Galliagh, Derry city: portrait of a post-ceasefire area
‘There were still fears ... but people were prepared to take that risk and move forward’
Community worker Ollie Green: “There was one way in and one way out ... The estates weren’t interlinked. There was no high street. The infrastructure didn’t lend itself to a sense of community.”
“Galliagh has a population of maybe 10,000 people, but there’s no pub, no doctors, no dentist. That’s probably unique in Ireland.”
Community worker Ollie Green has lived in the Galliagh area of Derry city since the early 1990s. Like many people brought up in the older, more established areas of the Bogside and Creggan, he moved with his young family to the newer homes built on greenfield sites to the north west of the city near the Donegal border.
Its first estates were constructed in the early 1970s, “to a security agenda”, explains Green. If the British army or police entered the area, their armoured vehicles were attacked with paint, stones and petrol bombs. Many young men from the area joined the IRA.
“There was one way in and one way out,” says Green. “The estates weren’t interlinked. There was no high street. The infrastructure didn’t lend itself to a sense of community.”
By the mid-1990s, Green was among those in nationalist areas gauging reactions to a potential second IRA ceasefire.
He recalls “great hope” after the first ceasefire in 1994, but says that once it faltered, doubts began to set in.
“People saw it as a risk given our previous experience, but I think most people felt the time was right to use peaceful means to achieve political objectives. The feedback I was getting from people on the ground was that they felt things were going in the right direction.”
The question of policing was a major issue. Just prior to the 1997 ceasefire Green had been among those involved in the establishment of the area’s first community development group, in response to an increase in anti-social behaviour caused, he believes, as a result of the “vacuum” created after the first IRA ceasefire.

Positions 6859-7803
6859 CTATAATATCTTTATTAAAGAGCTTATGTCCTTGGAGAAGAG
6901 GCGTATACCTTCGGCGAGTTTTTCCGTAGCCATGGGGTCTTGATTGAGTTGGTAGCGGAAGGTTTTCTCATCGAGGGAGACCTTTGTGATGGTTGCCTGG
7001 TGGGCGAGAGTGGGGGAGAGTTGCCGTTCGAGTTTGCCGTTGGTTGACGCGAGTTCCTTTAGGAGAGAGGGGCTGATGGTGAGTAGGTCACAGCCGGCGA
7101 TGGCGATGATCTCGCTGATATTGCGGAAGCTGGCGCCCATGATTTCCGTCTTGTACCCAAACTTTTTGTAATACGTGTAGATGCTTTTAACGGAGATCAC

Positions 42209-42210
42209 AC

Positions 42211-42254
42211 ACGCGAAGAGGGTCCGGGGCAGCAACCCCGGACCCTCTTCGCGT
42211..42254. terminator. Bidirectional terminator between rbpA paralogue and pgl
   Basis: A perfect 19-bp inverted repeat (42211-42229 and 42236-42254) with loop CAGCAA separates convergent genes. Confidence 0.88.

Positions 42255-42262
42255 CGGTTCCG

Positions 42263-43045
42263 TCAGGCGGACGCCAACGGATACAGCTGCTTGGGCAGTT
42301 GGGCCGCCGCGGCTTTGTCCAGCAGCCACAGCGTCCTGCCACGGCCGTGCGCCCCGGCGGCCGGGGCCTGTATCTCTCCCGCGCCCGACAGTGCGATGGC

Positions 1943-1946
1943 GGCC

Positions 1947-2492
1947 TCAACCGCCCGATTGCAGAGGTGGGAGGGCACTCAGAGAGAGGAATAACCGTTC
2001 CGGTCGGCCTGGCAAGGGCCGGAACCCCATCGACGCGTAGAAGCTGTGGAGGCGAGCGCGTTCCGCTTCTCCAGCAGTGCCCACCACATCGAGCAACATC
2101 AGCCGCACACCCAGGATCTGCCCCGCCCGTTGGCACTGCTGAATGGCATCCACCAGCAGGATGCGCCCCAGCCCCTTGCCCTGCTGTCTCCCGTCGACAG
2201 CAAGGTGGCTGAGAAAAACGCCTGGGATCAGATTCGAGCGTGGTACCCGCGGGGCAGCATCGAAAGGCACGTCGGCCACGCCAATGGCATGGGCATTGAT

“The reality for a lot of nationalist communities was that there was an internal policing process enforced through methods – shootings, kneecappings, expulsions – which happened right through the Troubles,” he said.
“They worked in terms of keeping a lid on a community that was suffering from one of the highest levels of social and economic deprivation, but the respect for law and order in its statutory sense was very little.
“After 1994 you had growing levels of anti-social behaviour, and that coincided with the social process of more drugs being available.”
It is something of which Martin Connolly has first-hand experience. His 16-year-old son, also called Martin, died of solvent abuse in 1997; Connolly, a former member of the IRA and an ex-prisoner, began working to try to combat drug and alcohol addiction among young people. Today he is the co-ordinator of community restorative justice in the area and the Off The Streets youth project, as well as chairing the local Policing and Community Safety Partnership (PCSP).
“Martin played football, he was very sporty, very athletic – that was his life. He got himself caught up with solvent abuse at a time when a lot of young people were becoming involved in it.
“On the day he died he actually played two football matches, but by 6.30pm that evening he was dead.
“I have a granddaughter who was born in 1997, and Martin died in October, so we had somebody who came into life and somebody who went out.
“Politically things were starting to change because of the ceasefire, and a lot of people including myself were looking at how you move forward from a conflict situation towards normality.
“There were still fears, and nobody was sure how it would go, but people were prepared to take that risk and move forward and see how it went.